Foshan, the Cradle of Cantonese Opera
As early as the Ming dynasty, China’s Guangdong province had a local opera that blended existing theatrical styles, such as yiyang, bangzi, pihuang and kunqu, from other parts of China.
However, with the rise of the Qing in the 18th century, the city of Guangzhou, Guangdong’s capital, welcomed an influx of opera troupes from provinces to the north. These opera troupes were seen as more cultivated, and were patronized by an elite segment of Guangdong society.
As a result, local theatre troupes were pushed out of the city and into the countryside. They eventually settled in Foshan, twelve miles to the west of Guangzhou. It turns out that being forced into the countryside was a blessing in disguise for Cantonese opera – it was there that it developed its identity as entertainment for the common people, readily picking up folk tunes and local expressions and incorporating them into their performances.
Era of the Red Boat
The local opera troupes flourished thanks to the enthusiastic support of villagers. By the mid-nineteenth century, they were even gaining ground with Guangzhou’s nobility. The latter half of the nineteenth century was called the ‘era of the red boat’, a reference to the flat-bottomed vessels used by opera troupes to travel to scattered rural towns throughout Guangdong, where they performed in temple courtyards and rural markets.
Painted an auspicious crimson, the boats were slightly smaller than junks and carried actors, musicians, stagehands, cooks, and apprentices along with their sets and costumes. It was common for a troupe to hire multiple boats for the duration of a season, traveling along the Pearl River Delta to reach remote audiences across the region.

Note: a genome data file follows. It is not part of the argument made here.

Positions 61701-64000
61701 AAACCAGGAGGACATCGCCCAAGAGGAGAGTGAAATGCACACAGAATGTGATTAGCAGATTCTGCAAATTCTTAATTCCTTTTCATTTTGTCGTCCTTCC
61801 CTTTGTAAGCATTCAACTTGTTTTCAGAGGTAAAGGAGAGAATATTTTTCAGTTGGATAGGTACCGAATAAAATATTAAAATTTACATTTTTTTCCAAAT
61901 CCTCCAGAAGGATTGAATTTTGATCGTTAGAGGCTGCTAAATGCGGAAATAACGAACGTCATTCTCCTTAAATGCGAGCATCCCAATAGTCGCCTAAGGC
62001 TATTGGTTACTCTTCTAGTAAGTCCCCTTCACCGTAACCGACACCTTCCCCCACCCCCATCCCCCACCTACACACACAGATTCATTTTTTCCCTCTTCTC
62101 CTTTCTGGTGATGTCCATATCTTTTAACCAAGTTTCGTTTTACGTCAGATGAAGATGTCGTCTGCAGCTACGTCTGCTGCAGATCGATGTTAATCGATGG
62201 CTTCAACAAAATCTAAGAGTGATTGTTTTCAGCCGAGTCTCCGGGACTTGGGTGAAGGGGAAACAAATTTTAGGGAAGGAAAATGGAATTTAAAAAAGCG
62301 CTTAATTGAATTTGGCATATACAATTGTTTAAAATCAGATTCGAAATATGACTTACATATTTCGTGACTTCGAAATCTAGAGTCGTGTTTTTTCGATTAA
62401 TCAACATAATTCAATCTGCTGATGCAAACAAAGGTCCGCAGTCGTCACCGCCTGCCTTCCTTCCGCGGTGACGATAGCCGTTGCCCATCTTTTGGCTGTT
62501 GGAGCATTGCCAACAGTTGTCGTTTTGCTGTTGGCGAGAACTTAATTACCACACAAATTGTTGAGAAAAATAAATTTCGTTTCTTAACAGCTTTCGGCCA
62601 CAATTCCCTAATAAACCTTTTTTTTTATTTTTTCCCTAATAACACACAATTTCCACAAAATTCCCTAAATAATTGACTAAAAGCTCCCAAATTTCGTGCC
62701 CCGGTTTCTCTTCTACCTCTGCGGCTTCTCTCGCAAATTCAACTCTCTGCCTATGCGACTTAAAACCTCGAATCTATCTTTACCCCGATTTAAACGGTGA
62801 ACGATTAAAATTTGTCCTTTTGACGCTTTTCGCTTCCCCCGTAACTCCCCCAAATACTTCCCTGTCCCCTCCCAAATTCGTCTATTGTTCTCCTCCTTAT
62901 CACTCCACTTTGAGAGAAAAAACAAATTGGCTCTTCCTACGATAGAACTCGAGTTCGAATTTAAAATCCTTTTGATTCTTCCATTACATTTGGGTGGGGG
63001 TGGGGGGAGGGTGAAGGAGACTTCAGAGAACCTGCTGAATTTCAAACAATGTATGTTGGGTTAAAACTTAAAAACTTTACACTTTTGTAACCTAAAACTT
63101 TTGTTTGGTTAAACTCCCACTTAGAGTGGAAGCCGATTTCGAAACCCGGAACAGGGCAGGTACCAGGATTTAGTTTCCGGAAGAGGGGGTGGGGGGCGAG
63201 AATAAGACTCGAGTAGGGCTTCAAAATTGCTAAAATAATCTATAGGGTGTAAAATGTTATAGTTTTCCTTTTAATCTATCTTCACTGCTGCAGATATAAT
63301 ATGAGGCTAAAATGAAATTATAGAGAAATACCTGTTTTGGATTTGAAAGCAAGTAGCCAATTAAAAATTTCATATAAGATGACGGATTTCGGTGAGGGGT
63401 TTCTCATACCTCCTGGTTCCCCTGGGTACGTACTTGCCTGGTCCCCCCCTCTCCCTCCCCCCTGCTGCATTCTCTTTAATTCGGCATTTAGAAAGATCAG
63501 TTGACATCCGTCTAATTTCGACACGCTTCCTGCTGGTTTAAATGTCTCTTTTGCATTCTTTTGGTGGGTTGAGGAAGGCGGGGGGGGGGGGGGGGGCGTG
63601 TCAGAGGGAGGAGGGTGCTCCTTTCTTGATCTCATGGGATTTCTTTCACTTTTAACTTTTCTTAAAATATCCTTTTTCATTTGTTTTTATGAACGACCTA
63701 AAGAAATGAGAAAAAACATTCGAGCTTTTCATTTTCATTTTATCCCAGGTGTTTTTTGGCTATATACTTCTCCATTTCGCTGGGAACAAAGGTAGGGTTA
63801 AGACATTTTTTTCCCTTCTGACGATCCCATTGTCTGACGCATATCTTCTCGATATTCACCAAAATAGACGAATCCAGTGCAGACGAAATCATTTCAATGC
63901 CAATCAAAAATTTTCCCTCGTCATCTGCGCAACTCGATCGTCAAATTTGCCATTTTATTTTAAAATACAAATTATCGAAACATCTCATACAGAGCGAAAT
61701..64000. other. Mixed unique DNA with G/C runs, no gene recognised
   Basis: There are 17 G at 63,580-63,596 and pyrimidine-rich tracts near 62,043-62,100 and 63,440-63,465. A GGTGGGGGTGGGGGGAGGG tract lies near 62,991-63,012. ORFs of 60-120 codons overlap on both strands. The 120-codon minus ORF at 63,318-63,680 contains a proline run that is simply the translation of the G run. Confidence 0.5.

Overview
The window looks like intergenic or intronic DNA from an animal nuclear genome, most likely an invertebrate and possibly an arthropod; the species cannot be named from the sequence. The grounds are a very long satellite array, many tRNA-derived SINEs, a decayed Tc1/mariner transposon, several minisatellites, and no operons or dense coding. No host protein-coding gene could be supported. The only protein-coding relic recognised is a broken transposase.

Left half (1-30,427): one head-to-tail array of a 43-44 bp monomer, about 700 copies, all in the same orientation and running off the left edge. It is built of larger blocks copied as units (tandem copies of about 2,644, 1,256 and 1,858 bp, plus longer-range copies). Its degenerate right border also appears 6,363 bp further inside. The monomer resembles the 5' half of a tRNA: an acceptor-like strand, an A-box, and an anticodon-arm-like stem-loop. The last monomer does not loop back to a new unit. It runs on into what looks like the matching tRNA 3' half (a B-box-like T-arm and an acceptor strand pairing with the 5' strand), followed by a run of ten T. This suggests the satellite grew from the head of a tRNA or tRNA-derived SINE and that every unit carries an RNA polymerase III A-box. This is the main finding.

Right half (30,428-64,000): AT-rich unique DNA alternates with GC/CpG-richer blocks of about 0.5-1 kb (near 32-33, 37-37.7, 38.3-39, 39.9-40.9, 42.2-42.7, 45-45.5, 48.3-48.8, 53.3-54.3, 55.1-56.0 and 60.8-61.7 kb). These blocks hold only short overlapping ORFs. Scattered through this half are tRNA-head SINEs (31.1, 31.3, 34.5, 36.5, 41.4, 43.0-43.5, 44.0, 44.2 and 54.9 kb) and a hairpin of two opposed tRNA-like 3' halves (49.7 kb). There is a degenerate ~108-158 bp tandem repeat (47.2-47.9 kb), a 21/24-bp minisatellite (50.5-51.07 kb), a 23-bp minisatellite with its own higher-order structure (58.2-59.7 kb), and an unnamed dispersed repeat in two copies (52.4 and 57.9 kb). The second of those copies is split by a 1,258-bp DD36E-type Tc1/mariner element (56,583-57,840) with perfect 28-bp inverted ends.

The Urbanization of Cantonese Opera
The turn of the century marked a significant shift for Cantonese opera, as the locus of activity moved from rural regions to the urban centres of Guangzhou and Hong Kong. The commercial support of city merchants allowed Cantonese opera to blossom on the urban stage. Substantial changes followed as the commercialization of the art form led to the rise of star actors and playwrights, the building of major playhouses, and fierce competition between different opera troupes.
At the same time, many stylistic changes were made. Actors no longer had to perform in falsetto in order to be heard clearly outdoors, so they began to perform in their natural voices, which was deemed pleasant. Stage Mandarin was replaced by local Cantonese, and new technologies like lights, smoke, and stage sounds were employed to dazzle audiences.
The 1920s were the heyday of Cantonese opera, and for the first time, Cantonese opera actors achieved stardom. Some of the most celebrated performers of this era included Zhu Cibo, who was known for his vocal skill, and Liang Rong, who possessed a talent for stunning onstage acrobatics.
However, by the end of the 1930s, the turmoil caused by the Second Sino-Japanese War and the subsequent market collapse propelled the decline of Cantonese opera. In the 1940s and 1950s, its popularity would briefly resurge in the form of Cantonese opera films. Today, Cantonese opera is still performed and enjoyed in Hong Kong. It is recognized as an indelible part of Hong Kong’s traditional arts and culture.